Terry Collins said that both he and Johan Santana are on the same page now, though the left-hander was silent yesterday after learning of the death of Venezuelan president Hugo Chavez.

Regarding the slow start by some of the players expected to head North with the team, Collins has expressed concern about the offense. “We’re not swinging the bats very good,’’ he said. “But, we still have around 40 at-bats (per starter) to go.’’ He’s hoping to see some improvement across the board with three weeks to go, but particularly with hitters making more contact. Collin Cowgill and Jordany Valdespin are the hottest hitters in camp and yesterday against Venezuela, Spin was in center field after playing mostly second base with the absence of Daniel Murphy in Grapefruit League play.

Murphy, sidelined with a strained right side muscle, played catch, took grounders and hit in the cage on Wednesday. He followed that up by saying he didn’t have a timetable for when he’d take live batting practice and appear in a game.

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Morning Grind: What’s On Tap, Mets vs Venezuela, Good To Be Back Wed, 06 Mar 2013 13:49:16 +0000 tradition field springGood morning from Port St. Lucie, where there’s a chill in the air and the sun is just coming up.

Had dinner last night with a friend on the Mets’ beat and like most people I speak with in the media he’s not enthusiastic about them having a good season.

Drove around a little last night and this place has changed over the past few years. Really built up. New hotels and restaurants, including a sushi place not far from where I am staying.

Walked into the lobby and three hotel staffers remembered me by name. Felt like Norm for Cheers. Was a good feeling.

Heading to camp in a few minutes. David Wright is at the WBC and Johan Santana is still here from when I traveled with the team on a regular basis.

Will make a run at Santana for obvious reasons, including a new one – the president of Venezuela died yesterday. Need to get a reaction from him. Ironically, the Mets are playing the Venezuelan team today.

Also Ike Davis to see what he knows about being added to the WBC now that Mark Teixeira is injured. Yankees can’t be too happy about that. I never have, and never will, be a fan of the Classic. It means so much more to players from other countries, especially Latin America than it does to players from the US. But, Felix Hernandez isn’t pitching (could it be that new contract?) and the Japanese players in the majors aren’t all participating.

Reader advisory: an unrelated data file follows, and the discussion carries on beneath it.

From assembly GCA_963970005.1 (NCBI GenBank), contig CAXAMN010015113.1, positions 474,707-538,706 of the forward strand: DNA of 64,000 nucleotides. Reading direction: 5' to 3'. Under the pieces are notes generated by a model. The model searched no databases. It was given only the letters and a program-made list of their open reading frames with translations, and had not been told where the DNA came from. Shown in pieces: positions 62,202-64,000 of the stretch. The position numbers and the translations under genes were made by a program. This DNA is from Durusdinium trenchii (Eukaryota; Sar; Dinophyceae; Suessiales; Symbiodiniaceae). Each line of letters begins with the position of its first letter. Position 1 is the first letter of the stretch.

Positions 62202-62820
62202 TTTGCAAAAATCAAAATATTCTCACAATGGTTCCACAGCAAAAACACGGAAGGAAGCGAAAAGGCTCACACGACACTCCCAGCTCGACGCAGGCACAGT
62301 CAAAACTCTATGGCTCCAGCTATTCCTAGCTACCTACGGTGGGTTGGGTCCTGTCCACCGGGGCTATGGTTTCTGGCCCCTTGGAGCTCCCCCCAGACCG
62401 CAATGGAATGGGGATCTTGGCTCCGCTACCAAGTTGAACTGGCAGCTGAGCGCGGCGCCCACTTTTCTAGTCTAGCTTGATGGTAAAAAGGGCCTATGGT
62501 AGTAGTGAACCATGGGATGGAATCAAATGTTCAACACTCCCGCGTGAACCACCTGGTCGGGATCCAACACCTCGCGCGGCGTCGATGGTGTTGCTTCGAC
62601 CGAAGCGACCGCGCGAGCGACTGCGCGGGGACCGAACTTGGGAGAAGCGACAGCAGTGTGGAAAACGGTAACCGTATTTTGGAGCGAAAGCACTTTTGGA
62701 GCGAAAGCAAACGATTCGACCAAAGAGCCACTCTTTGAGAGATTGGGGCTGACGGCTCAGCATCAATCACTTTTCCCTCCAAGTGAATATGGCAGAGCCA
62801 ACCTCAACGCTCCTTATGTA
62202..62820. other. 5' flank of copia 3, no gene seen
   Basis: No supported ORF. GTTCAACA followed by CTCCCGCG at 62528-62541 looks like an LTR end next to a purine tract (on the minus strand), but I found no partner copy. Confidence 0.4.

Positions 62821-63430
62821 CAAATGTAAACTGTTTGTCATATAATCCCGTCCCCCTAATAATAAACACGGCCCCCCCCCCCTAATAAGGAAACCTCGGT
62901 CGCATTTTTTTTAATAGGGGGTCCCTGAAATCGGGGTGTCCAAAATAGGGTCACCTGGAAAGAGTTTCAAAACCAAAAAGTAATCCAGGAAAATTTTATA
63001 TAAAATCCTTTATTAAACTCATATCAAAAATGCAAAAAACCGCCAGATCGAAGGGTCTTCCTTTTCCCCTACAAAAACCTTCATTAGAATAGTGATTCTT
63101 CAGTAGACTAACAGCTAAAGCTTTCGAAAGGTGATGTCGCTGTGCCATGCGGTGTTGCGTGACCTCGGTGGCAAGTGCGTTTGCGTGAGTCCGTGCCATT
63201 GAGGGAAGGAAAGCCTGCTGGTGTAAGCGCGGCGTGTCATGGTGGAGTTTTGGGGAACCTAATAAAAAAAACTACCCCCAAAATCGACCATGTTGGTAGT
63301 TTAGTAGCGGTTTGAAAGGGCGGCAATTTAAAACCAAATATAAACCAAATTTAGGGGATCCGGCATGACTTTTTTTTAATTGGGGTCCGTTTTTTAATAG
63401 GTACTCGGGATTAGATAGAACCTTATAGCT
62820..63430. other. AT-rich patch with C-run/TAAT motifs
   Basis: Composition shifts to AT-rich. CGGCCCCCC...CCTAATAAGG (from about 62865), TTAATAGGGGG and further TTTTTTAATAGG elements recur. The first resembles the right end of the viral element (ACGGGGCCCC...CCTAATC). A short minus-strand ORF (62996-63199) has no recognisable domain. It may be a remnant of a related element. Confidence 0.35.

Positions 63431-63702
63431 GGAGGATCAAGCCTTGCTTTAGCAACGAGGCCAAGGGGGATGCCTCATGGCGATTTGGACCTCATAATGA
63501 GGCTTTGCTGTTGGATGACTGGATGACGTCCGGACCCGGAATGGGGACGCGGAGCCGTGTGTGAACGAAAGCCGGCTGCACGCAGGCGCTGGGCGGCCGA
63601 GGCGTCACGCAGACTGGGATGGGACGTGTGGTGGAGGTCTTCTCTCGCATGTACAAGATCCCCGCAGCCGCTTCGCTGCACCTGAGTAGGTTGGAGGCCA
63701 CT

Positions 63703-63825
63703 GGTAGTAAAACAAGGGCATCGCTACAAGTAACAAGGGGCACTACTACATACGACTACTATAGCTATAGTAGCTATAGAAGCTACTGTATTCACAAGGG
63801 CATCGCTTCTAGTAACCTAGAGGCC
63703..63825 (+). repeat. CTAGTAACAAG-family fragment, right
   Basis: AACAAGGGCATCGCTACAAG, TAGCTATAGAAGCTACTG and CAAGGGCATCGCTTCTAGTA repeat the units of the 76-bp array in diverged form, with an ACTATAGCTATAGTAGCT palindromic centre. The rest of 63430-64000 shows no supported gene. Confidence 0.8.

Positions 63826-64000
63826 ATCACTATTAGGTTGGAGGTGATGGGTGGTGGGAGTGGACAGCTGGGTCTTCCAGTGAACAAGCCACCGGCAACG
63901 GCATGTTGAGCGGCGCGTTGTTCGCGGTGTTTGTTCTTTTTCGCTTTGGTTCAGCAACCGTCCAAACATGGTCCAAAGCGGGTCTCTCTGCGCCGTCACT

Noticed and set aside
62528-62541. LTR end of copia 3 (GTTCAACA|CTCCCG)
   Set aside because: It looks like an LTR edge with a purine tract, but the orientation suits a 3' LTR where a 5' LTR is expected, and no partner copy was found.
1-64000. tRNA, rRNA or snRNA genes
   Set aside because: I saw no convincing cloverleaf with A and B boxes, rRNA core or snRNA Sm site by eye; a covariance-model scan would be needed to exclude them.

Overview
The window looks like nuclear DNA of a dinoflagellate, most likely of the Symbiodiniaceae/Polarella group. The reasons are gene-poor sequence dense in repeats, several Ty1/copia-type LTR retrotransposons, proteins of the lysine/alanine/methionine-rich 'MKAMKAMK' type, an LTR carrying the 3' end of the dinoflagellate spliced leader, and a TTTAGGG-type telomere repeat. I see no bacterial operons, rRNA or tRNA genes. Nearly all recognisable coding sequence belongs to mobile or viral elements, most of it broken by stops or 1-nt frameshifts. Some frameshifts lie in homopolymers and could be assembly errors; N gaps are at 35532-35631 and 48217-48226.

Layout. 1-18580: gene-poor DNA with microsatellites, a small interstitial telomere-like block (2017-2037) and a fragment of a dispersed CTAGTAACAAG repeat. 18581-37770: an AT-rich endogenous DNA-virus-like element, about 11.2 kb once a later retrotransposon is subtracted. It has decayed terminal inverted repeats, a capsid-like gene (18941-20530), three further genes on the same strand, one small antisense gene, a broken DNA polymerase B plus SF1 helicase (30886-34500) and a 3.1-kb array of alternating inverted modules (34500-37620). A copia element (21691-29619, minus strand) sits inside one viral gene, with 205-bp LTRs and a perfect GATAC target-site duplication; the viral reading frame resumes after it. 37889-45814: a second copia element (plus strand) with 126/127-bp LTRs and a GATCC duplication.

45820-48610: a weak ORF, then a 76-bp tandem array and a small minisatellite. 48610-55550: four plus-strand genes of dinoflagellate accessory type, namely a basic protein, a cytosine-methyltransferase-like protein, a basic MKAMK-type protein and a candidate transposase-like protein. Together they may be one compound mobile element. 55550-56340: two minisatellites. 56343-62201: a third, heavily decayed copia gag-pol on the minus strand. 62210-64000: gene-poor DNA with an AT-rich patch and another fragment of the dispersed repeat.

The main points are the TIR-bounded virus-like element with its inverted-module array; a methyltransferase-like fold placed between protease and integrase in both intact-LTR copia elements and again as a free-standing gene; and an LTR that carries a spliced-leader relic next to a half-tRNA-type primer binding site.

Wright is on board, but many big name players are not. Have to wonder why.

No, there are no plans to ask Sandy Alderson whether he plans to jump out of any airplanes. Insert your reaction here.

Lot of Mets fans in the lobby. One lady I remember is a regular. She holds court every morning at breakfast. Had cards promoting the blog made up to pass around. Have to think differently now.

Have a great day folks and I’ll be posting regularly here now while covering the Mets beat.

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(Updated) Changes In New CBA: HGH Testing, Qualifying Offers, Elias Rankings Ditched Sun, 20 Nov 2011 00:38:22 +0000 According to Ken Rosenthal of Fox Sports, baseball’s new collective bargaining agreement is chock full of big changes.

  • Major League Baseball will begin testing for human growth hormone (HGH) beginning in February as part of the new collective bargaining agreement. MLB is the first of the four major sports to now employ blood testing of its players. MLB already conducts random testing for HGH in the minor leagues, a program it began last year.
  • Commissioner Bud Selig already has announced the move of the Houston Astros to the American League. That will pave the way for realignment of the sport into two 15-team leagues, adding a second wild-card playoff team in each league and spreading interleague play throughout all six months of the regular season. The past rule that teams in the same division can’t play in the Division Series round likely will not be part of the new agreement.
  • Under the new CBA, all the current free-agent closers on the market that were previously designated as Type A free agents will no longer cost their new team a first-round draft pick. That means teams can sign Ryan Madson or Francisco Rodriguez without having to forfeit their first-round pick.
  • Teams that lose a player from the new group of unrestricted Type A free agents still will receive compensation picks, as they have previously. The San Diego Padres, for example, will not be penalized for declining to trade closer Heath Bell last season; they still will collect picks for losing him as a free agent.
  • The new CBA will do away with the Elias Sports Rankings starting next season. Under the new system, the top free agents will be subject to compensation only if their former teams make them qualifying offers off at least $12 million annually or more.
  • As part of the deal, baseball’s minimum salary will go from $414,000 this year to $480,000 in 2012 and $500,000 later in the deal — matching what the average salary was in 1989. 
  • Owners gained one of their chief objectives: a restraint on the bonuses paid to amateur free agents, both those entering professional baseball from high schools and colleges and those coming to MLB organizations from abroad.
  • For international free agents, such as players from the Dominican Republic and Venezuela, there will be a separate threshold and tax with penalties, and there will be a study committee that could put a new system in place later during the agreement. A tax of 75 percent to 100 percent will be imposed on the amount a team exceeds a threshold, and teams exceeding the threshold by higher amounts could lose first and second-round draft picks.